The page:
# 10.2: C.2- R and time

- Page ID
- 3611

If we measure same object multiple times, especially at regular (sampling) intervals, we will finally have the *time series*, specific type of measurement data. While many common options of data analysis are applicable to time series, there are multiple specific methods and plots.

Time series frequently have two components, non-random and *random*. The first could in turn contain the *seasonal* component which is related with time periodically, like year seasons or day and night. The *trend* is the second part of non-random component, it is both no-random and non-periodical.

If time series has the non-random component, the later values should correlate with earlier values. This is *autocorrelation*. Autocorrelation has lags, intervals of time where correlation is maximal. These lags could be organized hierarchically.

Different time series could be *cross-correlated* if they are related.

If the goal is to analyze the time series and (1) fill the gaps within (*interpolation*) or (2) make forecast (*extrapolation*), then one need to create the time series *model* (for example, with arima() function).

But before the start, one will need to convert the ordinary data frame or vector into time series. Conversion of dates is probably most complicated:

**Code \(\PageIndex{1}\) (Python):**

dates.df <- data.frame(dates=c("2011-01-01","2011-01-02", "2011-01-03","2011-01-04","2011-01-05")) str(dates.df$dates) dates.1 <- as.Date(dates.df$dates, "%Y-%m-%d") str(dates.1)

In that example, we showed how to use as.Data() function to convert one type to another. Actually, our recommendation is to use the fully numerical date:

**Code \(\PageIndex{2}\) (Python):**

d <- c(20130708, 19990203, 17650101) as.Date(as.character(d), "%Y%m%d")

The advantage of this system is that dates here are accessible (for example, for sorting) both as numbers and as dates.

And here is how to create time series of the regular type:

**Code \(\PageIndex{3}\) (Python):**

ts(1:10, # sequence frequency = 4, # by quartile start = c(1959, 2)) # start in the second quartile 1959

(If the time series is irregular, one may want to apply its() from the its package.)

It is possible to convert the whole matrix. In that case, every column will become the time series:

**Code \(\PageIndex{4}\) (Python):**

z <- ts(matrix(rnorm(30), 10, 3), start=c(1961, 1), # start in January 1961 frequency=12) # by months class(z)

Generic plot() function “knows” how to show the time series (Figure \(\PageIndex{1}\):

**Code \(\PageIndex{5}\) (Python):**

z <- ts(matrix(rnorm(30), 10, 3), start=c(1961, 1), frequency=12) plot(z, plot.type="single", # place all series on one plot lty=1:3)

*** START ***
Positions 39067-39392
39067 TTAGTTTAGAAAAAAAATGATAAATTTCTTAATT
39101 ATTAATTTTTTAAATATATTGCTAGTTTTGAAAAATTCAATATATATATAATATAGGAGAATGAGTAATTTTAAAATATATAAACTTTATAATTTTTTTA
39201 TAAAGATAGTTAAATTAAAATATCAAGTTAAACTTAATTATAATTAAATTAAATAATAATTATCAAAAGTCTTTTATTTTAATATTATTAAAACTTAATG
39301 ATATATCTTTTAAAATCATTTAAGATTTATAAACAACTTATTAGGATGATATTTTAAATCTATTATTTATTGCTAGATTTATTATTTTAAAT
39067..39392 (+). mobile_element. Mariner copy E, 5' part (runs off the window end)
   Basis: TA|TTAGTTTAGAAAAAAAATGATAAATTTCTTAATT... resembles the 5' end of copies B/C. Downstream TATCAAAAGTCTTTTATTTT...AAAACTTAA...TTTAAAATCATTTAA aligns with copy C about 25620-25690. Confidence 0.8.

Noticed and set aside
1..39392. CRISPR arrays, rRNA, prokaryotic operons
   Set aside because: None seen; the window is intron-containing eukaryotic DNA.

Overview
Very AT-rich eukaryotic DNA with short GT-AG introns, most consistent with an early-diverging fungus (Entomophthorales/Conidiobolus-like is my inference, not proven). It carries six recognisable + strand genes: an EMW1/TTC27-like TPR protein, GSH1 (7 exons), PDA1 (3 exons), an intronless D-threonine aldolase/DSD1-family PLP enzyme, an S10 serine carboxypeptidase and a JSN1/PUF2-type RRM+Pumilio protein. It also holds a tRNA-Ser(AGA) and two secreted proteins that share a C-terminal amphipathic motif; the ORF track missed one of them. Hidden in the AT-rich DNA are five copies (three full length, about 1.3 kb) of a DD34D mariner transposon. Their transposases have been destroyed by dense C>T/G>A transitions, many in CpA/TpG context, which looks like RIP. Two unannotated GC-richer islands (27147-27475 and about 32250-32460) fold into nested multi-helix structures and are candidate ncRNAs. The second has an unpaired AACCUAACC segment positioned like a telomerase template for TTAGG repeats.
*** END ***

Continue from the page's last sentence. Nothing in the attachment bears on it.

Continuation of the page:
(There is also specialized ts.plot() function.)

There are numerous analytical methods applicable to time series. We will show some of them on the example of “non-stop” observations on carnivorous plant—sundew (*Drosera rotundifolia*). In nature, leaves of sundew are constantly open and close in hope to catch and then digest the insect prey (Figure \(\PageIndex{2}\)). File sundew.txt contains results of observations related with the fourth leaf of the second plant in the group observed. The leaf condition was noted every 40 minutes, and there were 36 observations per 24 hours. We will try to make the time series from SHAPE column which encodes the shape of leaf blade (1 flat, 2 concave), it is the ranked data since it is possible to imagine the SHAPE \(= 1.5\). Command file.show() reveals this structure:

WET;SHAPE

2;1

1;1

1;1

...

Now we can read the file and check it:

**Code \(\PageIndex{6}\) (Python):**

leaf <- read.table("data/sundew.txt", h=TRUE, sep=";") str(leaf) summary(leaf)

Everything looks fine, there are no visible errors or outliers. Now convert the SHAPE variable into time series:

**Code \(\PageIndex{7}\) (Python):**

leaf <- read.table("data/sundew.txt", h=TRUE, sep=";") shape <- ts(leaf$SHAPE, frequency=36)

Let us check it:

**Code \(\PageIndex{8}\) (Python):**

leaf <- read.table("data/sundew.txt", h=TRUE, sep=";") shape <- ts(leaf$SHAPE, frequency=36) str(shape)

Looks perfect because our observations lasted for slightly more than 3 days. Now access the periodicity of the time series (seasonal component) and check out the possible trend (Figure \(\PageIndex{3}\)):

**Code \(\PageIndex{9}\) (Python):**

leaf <- read.table("data/sundew.txt", h=TRUE, sep=";") shape <- ts(leaf$SHAPE, frequency=36) (acf(shape, main=expression(italic("Drosera")*" leaf")))

(Please note also how expression() was used to make part of the title italic, like it is traditional in biology.)

Command acf() (auto-correlation function) outputs coefficients of autocorrelation and also draws the autocorrelation plot. In our case, significant periodicity is absent because almost all pikes lay within the confidence interval. Only first tree pikes are outside, these correspond with lags lower than 0.05 day (about 1 hour or less). It means that within one hour, the leaf shape will stay the same. On larger intervals (we have 24 h period), these predictions are not quite possible.

However, there is a tendency in pikes: they are much smaller to the right. It could be the sign of trend. Check it (Figure \(\PageIndex{4}\)):

**Code \(\PageIndex{10}\) (Python):**

leaf <- read.table("data/sundew.txt", h=TRUE, sep=";") shape <- ts(leaf$SHAPE, frequency=36) plot(stl(shape, s.window="periodic")$time.series, main="")

As you see, there is a tendency for decreasing of SHAPE with time. We used stl() function (STL—“Seasonal Decomposition of Time Series by Loess” to show that. STL segregates the time series into seasonal (day length in our case), random and trend components.

WET is the second character in our sundew dataset. It shows the wetness of the leaf. Does wetness have the same periodicity and trend as the leaf shape?